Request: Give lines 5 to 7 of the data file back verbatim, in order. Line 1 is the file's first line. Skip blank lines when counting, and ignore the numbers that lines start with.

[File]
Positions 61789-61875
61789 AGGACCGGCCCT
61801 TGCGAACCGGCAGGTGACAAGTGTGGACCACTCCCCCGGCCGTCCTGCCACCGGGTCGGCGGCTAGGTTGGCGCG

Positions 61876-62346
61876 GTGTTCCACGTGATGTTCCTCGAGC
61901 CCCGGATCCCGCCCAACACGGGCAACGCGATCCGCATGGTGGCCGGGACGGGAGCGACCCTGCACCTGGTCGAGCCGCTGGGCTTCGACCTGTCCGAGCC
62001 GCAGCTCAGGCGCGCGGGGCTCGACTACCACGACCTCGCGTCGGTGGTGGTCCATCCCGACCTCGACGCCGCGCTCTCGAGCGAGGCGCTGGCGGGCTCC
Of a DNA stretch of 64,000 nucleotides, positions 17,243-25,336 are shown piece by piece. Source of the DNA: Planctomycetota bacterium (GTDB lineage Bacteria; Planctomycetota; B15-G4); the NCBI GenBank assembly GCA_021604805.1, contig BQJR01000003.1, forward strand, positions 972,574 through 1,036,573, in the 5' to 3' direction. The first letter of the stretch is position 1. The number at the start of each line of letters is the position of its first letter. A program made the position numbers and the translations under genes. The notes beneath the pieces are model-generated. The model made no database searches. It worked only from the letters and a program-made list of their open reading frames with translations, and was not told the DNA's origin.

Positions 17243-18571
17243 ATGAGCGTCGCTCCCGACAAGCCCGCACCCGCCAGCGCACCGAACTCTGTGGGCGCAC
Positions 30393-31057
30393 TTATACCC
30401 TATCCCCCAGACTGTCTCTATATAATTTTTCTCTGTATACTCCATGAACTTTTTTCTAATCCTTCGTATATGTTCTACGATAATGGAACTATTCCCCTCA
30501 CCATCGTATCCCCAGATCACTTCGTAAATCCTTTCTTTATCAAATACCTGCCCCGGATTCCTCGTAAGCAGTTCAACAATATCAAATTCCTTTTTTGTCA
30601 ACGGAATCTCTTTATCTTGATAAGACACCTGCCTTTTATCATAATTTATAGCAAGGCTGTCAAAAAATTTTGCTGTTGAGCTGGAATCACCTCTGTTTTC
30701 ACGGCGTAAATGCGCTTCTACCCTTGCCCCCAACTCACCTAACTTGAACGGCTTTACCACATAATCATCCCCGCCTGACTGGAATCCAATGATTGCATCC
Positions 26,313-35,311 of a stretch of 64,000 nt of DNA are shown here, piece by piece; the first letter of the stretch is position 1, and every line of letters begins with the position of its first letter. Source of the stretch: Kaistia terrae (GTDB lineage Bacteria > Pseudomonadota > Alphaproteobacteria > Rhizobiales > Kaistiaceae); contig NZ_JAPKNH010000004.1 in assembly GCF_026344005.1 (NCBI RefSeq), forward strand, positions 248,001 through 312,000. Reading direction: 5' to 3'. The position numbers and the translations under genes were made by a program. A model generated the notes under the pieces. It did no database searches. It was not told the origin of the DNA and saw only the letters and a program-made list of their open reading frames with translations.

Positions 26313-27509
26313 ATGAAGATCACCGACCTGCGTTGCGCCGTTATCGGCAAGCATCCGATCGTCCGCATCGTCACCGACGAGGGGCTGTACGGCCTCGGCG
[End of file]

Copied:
61876 GTGTTCCACGTGATGTTCCTCGAGC
61901 CCCGGATCCCGCCCAACACGGGCAACGCGATCCGCATGGTGGCCGGGACGGGAGCGACCCTGCACCTGGTCGAGCCGCTGGGCTTCGACCTGTCCGAGCC
62001 GCAGCTCAGGCGCGCGGGGCTCGACTACCACGACCTCGCGTCGGTGGTGGTCCATCCCGACCTCGACGCCGCGCTCTCGAGCGAGGCGCTGGCGGGCTCC